THE IMPERFECT PATH - 12 December 2013
Sandhill Crane at Sunset - Bosque Del Apache, NWR, New Mexico
Imagine you're on a path towards a mountain. The mountain is where you want to go. It's not really a path in the sense of being surrounded by dense trees where the path winds through the dark forest, the type Little Red Riding Hood took on her way to grandmother's house. It's more like the yellow brick road where the path passes fields, scenes, characters, and distractions along the way. The path is supposed to be the shortest route to the mountain. You want to get where you're going and you "know" that path is the right one to take you there. But, somewhere along the way, you get off the path. You discover yourself not perfectly aligned with the perfect path. You're still going towards where you want to go--the mountain is in front of you still. But somehow, you aren't on the yellow brick road anymore. You think to yourself, "How can I make it to the mountain if I'm not on that yellow brick road?" You try to get back on the path but it's hard. You're still facing the mountain. It's out there in front of you as you walk, but the course you're on is not the path. Yet you're moving towards the mountain even off the path.
Obviously, this is a gigantic metaphor. What I'm suggesting is we assess how well we're getting somewhere by only looking at a single course line. As aviators, we understand course lines. It's the route we plan to follow before we fly. We want to get somewhere and imagine a path like a course line on a map. The problem comes when "life happens," and diverts us off that course line. Like encountering unexpected weather along the way, we have to deviate from the pre-planned course. Yet, we're still able to head towards where we want to go. That's just like life. We plan where we want to go but are constantly pulled off course along the way. We are rarely on the perfect course line.
I think we're "check the box" kind of people. We want to measure success by getting to defined places along our path. As much as we might say, "It's about the journey, not the destination," that's really hard to believe. After all, how do you know if you're going the right way unless you steadily check off the boxes on time and as expected? If we aren't checking off the boxes on schedule, i.e., staying on the planned path, mentally we're off course. Mentally, we might think we can't get where we want to go, we aren't heading towards the mountain. As you can imagine, people give up on their path when they think they can't get there.
Here's the thing: in this scenario I did NOT mention that somehow we got off track from the path and then got turned around away from the mountain, opposite to where we want to go. I only suggested we got off the path for whatever reason and were still trudging forward. The problems began when we looked at how far off the path we were.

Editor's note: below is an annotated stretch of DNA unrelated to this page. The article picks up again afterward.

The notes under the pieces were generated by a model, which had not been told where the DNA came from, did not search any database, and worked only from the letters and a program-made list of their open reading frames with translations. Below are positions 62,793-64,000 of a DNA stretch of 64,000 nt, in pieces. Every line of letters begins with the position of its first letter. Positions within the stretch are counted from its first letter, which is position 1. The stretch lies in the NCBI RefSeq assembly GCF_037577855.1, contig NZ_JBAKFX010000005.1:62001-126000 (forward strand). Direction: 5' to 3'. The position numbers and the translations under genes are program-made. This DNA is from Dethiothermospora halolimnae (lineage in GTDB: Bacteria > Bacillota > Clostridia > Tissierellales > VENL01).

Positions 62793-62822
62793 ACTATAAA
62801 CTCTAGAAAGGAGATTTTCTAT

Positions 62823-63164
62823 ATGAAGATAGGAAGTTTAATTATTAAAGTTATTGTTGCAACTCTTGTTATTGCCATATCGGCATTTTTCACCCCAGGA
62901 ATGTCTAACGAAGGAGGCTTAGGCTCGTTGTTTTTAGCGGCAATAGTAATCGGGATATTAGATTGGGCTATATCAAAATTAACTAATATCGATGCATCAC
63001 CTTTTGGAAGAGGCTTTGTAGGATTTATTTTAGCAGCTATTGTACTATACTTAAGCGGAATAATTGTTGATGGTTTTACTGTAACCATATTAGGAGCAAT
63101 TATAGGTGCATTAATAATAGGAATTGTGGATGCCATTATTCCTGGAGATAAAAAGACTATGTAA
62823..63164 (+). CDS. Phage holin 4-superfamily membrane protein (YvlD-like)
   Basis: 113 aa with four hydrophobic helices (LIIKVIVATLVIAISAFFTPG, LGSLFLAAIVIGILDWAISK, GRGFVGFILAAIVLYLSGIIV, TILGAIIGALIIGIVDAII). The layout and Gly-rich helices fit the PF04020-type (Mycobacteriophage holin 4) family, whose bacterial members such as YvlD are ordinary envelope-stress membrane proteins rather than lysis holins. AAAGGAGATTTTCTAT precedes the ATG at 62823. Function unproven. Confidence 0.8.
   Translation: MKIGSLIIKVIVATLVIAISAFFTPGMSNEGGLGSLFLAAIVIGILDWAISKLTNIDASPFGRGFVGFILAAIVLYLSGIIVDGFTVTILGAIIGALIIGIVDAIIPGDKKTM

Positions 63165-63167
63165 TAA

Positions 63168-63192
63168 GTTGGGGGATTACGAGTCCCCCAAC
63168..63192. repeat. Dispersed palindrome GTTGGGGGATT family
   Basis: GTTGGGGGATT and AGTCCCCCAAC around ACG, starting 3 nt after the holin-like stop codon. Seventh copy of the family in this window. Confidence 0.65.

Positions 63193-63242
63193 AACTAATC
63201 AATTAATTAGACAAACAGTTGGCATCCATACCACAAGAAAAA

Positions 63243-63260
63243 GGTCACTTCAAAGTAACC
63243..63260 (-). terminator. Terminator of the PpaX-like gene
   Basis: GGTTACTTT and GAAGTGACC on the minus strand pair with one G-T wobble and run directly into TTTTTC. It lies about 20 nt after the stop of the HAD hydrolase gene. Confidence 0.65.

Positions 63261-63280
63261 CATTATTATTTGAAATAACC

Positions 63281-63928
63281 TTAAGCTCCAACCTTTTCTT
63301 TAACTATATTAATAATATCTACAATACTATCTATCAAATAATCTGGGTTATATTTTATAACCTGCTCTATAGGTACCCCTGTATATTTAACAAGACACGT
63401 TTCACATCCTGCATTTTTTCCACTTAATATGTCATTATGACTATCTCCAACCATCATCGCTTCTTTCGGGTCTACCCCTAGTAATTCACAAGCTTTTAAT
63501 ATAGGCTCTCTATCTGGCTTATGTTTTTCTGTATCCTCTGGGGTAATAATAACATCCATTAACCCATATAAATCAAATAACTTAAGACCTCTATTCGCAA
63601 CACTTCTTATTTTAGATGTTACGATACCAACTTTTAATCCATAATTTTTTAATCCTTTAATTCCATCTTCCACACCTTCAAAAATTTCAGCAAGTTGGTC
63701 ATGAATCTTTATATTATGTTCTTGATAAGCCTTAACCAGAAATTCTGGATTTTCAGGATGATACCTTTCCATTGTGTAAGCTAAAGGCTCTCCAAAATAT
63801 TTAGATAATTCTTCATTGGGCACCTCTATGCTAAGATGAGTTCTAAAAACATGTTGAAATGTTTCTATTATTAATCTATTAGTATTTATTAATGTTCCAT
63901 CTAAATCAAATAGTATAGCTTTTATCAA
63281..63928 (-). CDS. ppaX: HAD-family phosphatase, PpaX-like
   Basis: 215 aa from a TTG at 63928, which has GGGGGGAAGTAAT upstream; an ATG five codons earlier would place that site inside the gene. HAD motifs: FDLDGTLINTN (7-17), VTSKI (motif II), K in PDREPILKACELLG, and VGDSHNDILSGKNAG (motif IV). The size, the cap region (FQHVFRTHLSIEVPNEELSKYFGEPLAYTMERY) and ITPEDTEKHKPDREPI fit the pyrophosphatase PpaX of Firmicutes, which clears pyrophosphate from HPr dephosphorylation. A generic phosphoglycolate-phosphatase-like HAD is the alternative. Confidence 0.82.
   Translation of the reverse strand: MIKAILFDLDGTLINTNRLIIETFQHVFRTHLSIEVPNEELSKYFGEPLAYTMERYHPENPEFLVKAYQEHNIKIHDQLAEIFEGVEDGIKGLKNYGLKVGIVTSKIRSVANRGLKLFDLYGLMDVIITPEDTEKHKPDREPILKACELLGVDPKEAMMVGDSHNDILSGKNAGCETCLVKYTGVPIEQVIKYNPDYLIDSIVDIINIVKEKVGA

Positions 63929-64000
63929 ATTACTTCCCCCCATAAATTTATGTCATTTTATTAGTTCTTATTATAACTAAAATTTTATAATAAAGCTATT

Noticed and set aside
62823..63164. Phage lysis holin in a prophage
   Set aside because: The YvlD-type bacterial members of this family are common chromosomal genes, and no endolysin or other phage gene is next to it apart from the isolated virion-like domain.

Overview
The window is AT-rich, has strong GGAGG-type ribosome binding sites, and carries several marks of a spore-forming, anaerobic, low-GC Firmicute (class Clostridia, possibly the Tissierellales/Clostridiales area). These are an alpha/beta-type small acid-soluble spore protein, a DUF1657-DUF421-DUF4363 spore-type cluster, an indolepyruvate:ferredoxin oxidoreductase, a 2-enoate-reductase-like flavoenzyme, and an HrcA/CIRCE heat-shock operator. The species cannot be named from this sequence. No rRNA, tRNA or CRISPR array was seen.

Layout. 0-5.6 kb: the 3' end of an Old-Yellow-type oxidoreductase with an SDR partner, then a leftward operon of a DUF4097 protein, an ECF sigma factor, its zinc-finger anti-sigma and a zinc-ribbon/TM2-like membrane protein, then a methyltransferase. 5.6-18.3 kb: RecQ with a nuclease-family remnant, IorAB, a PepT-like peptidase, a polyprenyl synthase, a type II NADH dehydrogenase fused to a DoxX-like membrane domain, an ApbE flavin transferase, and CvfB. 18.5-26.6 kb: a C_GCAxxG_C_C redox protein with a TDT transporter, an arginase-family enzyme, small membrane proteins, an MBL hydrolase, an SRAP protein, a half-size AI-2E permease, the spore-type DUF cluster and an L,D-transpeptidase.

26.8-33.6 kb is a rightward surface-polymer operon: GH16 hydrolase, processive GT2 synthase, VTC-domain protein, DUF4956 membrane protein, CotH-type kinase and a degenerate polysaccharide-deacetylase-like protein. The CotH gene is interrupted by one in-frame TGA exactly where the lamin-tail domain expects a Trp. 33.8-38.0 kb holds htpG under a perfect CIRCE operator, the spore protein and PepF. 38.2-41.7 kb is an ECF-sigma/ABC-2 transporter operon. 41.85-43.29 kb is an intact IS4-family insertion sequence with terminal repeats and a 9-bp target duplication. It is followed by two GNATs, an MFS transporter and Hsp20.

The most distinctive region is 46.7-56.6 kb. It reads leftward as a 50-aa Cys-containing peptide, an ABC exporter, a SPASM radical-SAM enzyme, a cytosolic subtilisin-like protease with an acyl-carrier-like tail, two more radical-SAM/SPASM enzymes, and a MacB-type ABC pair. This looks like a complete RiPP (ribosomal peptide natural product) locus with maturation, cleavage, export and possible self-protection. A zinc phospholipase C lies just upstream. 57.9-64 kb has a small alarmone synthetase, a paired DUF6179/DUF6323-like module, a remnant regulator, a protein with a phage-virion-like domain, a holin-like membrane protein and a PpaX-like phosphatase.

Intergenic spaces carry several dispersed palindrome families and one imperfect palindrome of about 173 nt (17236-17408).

Too often we measure how we're doing based only on our perfect path, the yellow brick road. It's unfortunate because for sure we'll get diverted off the path. Something always comes along and diverts you off the track. If your assessment mechanism only looks how you're doing compared to the perfect track and you were always off that track--because life always happens--you might think you were doing something wrong.
Imagine this: stand up facing your mountain. The perfect course is a straight line directly from you towards the mountain. Now imagine going one or two or three degrees off that course. Move your finger slightly away from the mountain. Obviously, where your finger is pointing is not the perfect course. But, if you went that direction you'd still be heading towards the mountain.
Now consider this: as you're facing the mountain stretch out your arms with the palms facing towards the mountain. Any direction forward of your arms, your hands, takes you to the mountain. Of course, just barely "north" of your hands isn't very much towards the mountain but it's still going there, albeit a lot slower than the perfect course. As long as you aren't going backwards, you're still heading towards where you want to go. Sometimes, that's the best anyone can do.
I have been in impossibly complicated situations where the path forward was muddied at best. I was unsure whether the next step was the right one because I had no idea what would really happen with the next step. I could only hope that the next step would be in the right direction. Sometimes all I could do to keep moving towards the goal was to take a step, see what happened, and think, "At least I'm not going backwards."
So much of how we think we're doing is only based on the perfect path. Unfortunately, when things get tough the perfect path may be nowhere to be seen and you might give up. I am no different. I constantly need to assess how off course I am. When it's tough, assessing this way can be very depressing. Sometimes all I can do in such situations is stretch out my arms to see if I'm still moving towards the mountain, even just a little bit. Then I can say, "At least I'm not moving backwards."